RE: Clarifying what a URL identifies (Four Uses of a URL)

> -----Original Message-----
> From: Michael Mealling [] 
> Sent: Tuesday, January 21, 2003 5:59 PM
> To: Dare Obasanjo
> Cc: Tim Bray; Sandro Hawke; David Booth;; Roy 
> T. Fielding; Dan Connolly
> There's an intended difference between how other people use 
> an identifier and how you, the entity with authority over 
> that identifier, intends it to be used. I can claim that 
> is actually an identifier for me 
> but since I'm not authoritative for it no one is going to 
> believe me....

On the Web you cannot control how people will use an identifier. A
Semantic Web that is as limited as you describe would be particularly
useless in my personal opinion since it means only authorities that own
a resource can make statements about it. I hope no one actually working
on making the Semantic Web a reality has such a limited view of it. 
> > > It's a formalism.  The Web Architecture has a formalism called a 
> > > "Resource" which is the one thing that corresponds to each URI.
> > 
> > This statement is meaningless and yet W3C TAG members keep 
> repeating it.
> > What is the one resource that the URI 
> ""
> > identifies? 
> The Resource that has that identifier. You can point to it, 
> it just is by virtue of the URI existing. Its a platonic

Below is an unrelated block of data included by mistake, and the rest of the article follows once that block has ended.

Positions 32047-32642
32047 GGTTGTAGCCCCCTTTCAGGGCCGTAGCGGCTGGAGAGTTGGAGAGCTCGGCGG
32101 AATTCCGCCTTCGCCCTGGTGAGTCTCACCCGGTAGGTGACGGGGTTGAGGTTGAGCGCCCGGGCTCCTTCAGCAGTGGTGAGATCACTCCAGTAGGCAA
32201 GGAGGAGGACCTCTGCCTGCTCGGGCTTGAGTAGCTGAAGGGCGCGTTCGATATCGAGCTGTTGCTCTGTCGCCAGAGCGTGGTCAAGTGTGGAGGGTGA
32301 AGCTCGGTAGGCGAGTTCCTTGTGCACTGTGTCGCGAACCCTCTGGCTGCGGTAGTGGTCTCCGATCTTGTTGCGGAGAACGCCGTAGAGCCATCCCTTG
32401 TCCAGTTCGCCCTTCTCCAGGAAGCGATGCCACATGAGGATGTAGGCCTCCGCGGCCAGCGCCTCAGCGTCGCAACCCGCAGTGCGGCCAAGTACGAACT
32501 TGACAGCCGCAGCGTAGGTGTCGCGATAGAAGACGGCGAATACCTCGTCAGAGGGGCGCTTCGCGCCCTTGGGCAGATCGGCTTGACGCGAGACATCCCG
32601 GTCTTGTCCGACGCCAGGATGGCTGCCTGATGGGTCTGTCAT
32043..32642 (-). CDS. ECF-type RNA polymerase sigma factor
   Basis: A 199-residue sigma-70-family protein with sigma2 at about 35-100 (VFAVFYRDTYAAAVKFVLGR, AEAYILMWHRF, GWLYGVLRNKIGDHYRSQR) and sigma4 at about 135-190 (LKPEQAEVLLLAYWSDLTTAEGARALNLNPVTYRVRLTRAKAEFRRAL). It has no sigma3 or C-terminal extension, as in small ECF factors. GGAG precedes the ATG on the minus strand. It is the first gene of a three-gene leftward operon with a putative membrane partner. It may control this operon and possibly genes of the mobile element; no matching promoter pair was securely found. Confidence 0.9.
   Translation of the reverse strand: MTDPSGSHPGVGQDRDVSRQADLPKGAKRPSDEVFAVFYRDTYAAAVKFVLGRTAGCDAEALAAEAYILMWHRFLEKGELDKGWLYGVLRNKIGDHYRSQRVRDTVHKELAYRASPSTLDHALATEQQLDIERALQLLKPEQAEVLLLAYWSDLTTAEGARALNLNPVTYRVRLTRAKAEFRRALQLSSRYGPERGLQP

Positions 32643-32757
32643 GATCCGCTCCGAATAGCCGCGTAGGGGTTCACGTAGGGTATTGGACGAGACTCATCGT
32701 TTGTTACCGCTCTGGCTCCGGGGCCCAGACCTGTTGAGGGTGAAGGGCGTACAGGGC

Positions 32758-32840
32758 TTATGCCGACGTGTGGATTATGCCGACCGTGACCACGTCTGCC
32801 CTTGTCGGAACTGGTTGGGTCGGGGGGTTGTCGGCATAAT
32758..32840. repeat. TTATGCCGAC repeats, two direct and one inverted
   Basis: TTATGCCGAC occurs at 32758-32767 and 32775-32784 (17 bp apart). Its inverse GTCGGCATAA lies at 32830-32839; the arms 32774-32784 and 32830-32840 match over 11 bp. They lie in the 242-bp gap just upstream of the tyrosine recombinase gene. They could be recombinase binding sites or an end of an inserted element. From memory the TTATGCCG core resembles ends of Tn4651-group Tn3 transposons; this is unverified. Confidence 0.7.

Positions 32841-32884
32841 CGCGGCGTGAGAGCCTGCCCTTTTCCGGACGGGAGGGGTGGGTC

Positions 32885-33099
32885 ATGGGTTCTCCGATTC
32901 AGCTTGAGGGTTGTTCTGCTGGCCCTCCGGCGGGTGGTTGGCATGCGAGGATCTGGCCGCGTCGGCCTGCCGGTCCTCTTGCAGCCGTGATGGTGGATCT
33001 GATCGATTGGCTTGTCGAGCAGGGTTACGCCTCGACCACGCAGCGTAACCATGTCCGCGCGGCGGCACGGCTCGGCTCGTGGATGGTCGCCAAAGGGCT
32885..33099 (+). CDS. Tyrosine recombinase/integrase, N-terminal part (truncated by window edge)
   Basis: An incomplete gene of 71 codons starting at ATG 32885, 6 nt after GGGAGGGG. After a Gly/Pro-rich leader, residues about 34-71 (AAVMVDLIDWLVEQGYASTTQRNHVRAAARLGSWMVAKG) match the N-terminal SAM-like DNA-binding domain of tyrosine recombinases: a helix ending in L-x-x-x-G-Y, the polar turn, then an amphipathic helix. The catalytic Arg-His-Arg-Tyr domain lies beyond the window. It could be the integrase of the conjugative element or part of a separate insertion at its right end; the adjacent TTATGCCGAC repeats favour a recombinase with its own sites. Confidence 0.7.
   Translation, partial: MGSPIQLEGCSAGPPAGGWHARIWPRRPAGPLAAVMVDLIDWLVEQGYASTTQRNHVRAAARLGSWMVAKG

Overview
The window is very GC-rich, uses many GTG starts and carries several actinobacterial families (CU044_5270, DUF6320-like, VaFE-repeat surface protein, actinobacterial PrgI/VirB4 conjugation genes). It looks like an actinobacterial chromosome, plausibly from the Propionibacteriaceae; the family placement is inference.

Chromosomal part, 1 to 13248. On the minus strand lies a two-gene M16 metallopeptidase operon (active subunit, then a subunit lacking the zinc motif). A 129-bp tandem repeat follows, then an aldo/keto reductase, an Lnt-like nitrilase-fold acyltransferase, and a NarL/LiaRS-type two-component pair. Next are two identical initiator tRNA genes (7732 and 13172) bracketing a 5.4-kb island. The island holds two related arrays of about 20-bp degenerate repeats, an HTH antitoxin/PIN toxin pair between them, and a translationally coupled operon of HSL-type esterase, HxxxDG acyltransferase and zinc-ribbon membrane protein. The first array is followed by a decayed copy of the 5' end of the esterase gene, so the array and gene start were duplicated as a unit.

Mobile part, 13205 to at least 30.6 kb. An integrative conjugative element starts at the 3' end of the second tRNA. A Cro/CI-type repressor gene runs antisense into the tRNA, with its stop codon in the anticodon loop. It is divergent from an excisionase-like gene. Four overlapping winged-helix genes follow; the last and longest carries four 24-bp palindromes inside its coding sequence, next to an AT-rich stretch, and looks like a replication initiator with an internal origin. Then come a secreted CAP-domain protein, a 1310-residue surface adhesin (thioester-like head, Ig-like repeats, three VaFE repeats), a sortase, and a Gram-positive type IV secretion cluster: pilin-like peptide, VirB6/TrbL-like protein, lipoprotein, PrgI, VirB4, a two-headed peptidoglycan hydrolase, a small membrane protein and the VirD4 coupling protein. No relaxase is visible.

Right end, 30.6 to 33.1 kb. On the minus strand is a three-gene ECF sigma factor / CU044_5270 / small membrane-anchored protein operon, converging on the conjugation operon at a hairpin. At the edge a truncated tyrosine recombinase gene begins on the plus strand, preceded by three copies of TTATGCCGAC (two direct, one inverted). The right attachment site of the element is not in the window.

> 'Resource'. It doesn't exist physically or virtually. It just 
> _is_. Things can claim to be representations of it, but 
> nothing can ever actually _be_ it.

This is circular reasoning which doesn't answer the question being asked
but pretends it doesn't exist. It may work fine to spout this answer
when designing a system for retrieving network addressable documents off
of remote  machines since it is primarily inconsequential to this
scenario but for knowledge representation this ambiguity is
unsatisfactory. Sandro has already done a good job of showing examples
of how this breaks down and the only counter examples I've seen are
either attempts to ignore the problem or point out that it works fine
for grabbing files of the network using HTTP. 

An expert is one who knows more and more about less and less until he
knows absolutely everything about nothing.                            

This posting is provided "AS IS" with no warranties, and confers no

Received on Tuesday, 21 January 2003 23:48:00 UTC